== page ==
Protesting is a human right. Peaceful protests are so important, and one of many ways to work together for a better world that is free from inequalities. However, in-person protests can often be inaccessible for those who deal with mental and physical ill health. This week on the blog, we’ll be sharing some ways to join in with protesting in an accessible way.
- Share information on social media but make sure that you never share links to anything that you haven’t read first. It is also important to ensure that the source of the information that you are sharing is reliable and truthful. Misinformation can be incredibly harmful. Online activism can be seen as performative, but that isn’t always the case. For many, online resistance can be the only way to show support to various causes, and, when done correctly, social media activism can be useful and important.
- Amplify the voices of the people who know what they’re talking about. If you are not personally affected by the cause you are protesting for, or an expert in the subject at hand, amplify the voices of those who are. Think of yourself as a conduit for information to spread.
- Share petitions after you sign them
- Get in touch with your representatives: email your local MP and ask them what they’re doing for the cause. Make sure not to use templates (or adapt them if you do) because you’re less likely to get a considered response.
- Have uncomfortable conversations offline. The best way to change minds is to have clear headed and civil conversations. Give someone a ring and ask them if they’re interested in hearing about the cause.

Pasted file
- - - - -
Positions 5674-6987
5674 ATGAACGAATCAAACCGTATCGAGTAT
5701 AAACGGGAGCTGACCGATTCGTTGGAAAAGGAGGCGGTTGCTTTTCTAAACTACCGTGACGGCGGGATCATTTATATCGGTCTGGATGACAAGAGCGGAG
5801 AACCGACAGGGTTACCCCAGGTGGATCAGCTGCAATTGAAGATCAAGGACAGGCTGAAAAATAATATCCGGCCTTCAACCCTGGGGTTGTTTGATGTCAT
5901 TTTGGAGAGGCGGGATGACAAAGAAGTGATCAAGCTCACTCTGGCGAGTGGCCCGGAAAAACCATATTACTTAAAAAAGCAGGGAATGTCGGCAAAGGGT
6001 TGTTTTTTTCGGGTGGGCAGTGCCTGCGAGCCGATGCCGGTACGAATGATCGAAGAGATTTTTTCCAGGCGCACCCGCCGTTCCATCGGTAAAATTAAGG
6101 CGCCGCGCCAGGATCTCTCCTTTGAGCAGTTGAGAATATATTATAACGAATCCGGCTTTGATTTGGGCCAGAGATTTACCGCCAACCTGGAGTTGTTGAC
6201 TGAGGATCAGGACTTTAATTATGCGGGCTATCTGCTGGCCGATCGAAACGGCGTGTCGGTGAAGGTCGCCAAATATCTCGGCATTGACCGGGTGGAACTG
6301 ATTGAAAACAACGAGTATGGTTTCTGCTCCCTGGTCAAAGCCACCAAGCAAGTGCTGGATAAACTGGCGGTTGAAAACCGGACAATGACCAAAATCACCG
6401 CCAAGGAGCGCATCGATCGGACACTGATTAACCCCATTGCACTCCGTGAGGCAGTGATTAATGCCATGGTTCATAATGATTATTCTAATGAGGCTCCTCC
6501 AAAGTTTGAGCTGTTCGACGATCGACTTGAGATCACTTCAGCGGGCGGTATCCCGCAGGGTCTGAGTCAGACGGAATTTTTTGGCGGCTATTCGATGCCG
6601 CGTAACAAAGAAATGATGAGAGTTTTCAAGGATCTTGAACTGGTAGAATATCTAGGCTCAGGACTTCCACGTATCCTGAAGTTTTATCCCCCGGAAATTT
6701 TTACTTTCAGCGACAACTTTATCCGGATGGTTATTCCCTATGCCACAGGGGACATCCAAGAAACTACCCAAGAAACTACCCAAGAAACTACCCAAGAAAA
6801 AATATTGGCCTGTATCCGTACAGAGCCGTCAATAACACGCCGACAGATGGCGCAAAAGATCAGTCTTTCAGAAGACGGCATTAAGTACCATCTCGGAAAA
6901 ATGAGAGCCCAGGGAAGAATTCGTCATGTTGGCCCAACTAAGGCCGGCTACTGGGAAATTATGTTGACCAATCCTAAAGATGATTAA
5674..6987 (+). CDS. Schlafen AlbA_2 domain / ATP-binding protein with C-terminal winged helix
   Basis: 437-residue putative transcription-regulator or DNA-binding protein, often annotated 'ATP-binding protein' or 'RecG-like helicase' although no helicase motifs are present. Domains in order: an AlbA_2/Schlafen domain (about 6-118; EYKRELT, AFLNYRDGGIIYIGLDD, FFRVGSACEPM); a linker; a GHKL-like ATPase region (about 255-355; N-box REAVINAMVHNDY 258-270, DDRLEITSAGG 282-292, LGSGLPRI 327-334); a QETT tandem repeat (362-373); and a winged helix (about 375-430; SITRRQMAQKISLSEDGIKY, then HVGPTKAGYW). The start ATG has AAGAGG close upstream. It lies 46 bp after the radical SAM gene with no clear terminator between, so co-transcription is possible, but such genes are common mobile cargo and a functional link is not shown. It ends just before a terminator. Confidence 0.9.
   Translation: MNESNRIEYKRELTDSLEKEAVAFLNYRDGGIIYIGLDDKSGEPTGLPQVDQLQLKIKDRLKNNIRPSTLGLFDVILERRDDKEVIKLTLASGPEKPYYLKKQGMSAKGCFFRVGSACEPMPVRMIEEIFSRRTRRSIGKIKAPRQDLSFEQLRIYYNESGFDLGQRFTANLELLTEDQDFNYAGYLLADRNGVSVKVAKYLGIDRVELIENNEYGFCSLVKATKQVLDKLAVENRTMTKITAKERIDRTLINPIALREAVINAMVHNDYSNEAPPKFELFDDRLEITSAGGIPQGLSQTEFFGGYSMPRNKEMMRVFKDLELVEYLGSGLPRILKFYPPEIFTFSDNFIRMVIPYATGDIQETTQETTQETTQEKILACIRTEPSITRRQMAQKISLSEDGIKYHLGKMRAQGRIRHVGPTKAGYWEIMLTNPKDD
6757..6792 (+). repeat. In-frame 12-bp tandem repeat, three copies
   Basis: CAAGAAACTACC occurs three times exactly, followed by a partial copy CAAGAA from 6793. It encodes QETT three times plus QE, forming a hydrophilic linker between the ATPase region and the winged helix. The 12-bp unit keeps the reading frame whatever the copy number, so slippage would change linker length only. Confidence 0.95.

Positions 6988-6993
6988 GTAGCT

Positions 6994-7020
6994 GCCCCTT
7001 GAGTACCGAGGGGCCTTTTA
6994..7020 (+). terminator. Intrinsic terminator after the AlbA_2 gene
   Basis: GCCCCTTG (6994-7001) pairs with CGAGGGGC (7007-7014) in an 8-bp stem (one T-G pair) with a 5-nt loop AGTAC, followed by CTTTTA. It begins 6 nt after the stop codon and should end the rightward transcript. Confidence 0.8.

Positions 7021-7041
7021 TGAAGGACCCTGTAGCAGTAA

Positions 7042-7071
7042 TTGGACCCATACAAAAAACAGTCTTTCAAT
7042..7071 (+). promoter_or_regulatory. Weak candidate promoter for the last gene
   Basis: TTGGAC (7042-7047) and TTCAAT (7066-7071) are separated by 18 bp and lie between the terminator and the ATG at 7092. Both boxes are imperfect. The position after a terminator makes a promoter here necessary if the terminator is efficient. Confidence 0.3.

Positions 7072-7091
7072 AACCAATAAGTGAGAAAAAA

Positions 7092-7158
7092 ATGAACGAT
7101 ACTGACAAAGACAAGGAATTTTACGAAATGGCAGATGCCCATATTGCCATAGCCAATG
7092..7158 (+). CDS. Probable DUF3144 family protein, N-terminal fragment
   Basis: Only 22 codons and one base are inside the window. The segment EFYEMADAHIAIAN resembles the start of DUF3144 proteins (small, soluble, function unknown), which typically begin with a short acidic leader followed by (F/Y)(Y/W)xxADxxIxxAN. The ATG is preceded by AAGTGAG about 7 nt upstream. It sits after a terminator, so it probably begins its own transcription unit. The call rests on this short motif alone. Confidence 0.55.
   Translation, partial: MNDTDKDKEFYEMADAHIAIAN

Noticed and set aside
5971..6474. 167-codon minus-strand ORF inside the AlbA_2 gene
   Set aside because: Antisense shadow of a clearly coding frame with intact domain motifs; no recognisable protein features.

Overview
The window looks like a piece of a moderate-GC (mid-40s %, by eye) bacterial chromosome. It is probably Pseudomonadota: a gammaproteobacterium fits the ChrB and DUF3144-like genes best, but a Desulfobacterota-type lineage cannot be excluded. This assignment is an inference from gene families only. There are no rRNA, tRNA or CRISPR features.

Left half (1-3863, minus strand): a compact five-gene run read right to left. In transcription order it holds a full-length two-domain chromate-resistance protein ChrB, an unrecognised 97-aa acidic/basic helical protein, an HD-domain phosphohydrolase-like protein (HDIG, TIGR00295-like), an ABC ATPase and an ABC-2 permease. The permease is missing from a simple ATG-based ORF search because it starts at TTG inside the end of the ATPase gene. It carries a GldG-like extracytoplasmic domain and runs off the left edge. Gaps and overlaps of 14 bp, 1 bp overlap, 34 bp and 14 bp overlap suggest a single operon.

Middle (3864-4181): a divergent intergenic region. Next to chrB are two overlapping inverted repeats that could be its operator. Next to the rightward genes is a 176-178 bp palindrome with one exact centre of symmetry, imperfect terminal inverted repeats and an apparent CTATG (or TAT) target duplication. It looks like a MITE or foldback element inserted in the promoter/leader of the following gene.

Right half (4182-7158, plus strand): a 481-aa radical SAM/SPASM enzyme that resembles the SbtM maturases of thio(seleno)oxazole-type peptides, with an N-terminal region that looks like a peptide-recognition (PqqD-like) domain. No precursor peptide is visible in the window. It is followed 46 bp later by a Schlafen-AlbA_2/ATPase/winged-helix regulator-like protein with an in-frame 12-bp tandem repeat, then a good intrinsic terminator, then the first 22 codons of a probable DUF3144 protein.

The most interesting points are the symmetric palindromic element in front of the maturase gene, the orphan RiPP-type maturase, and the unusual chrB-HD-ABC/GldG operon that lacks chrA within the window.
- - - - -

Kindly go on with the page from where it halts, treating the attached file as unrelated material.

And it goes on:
- Donate if you can. Many people are not in a financial position to donate to causes they support – which is okay, and not something that anyone should feel guilty about. If you are in a position to support causes financially, there’s lots of ways to make donating a part of your life. Make coffee at home everyday for a month, and then donate the money you’ve saved. Swap your weekly takeaway for a ‘fakeaway’, and donate those pennies! If you are unable to donate money, think about donating your time. Think about a task that is manageable for you and get in touch with your local community organisations. Could you make a nourishing meal for someone who needs it? Knit a hat or lead a zoom workshop in internet skills? There are a lot of ways to utilise skills that you already have for good causes. Get creative!
Before we go… Please buy a ticket for our community fundraiser on Saturday 25th November at 1pm! The event will be held at The Dream Machine Glasgow, and we’re asking for a suggested donation of £6. (but also following a pay what’s ok plan!) There’ll be music, poetry, raffle prizes and cake, and all of the proceeds will go towards keeping Mind Waves going. Click here to see the eventbrite and buy a ticket.
We really appreciate your ongoing support 🙂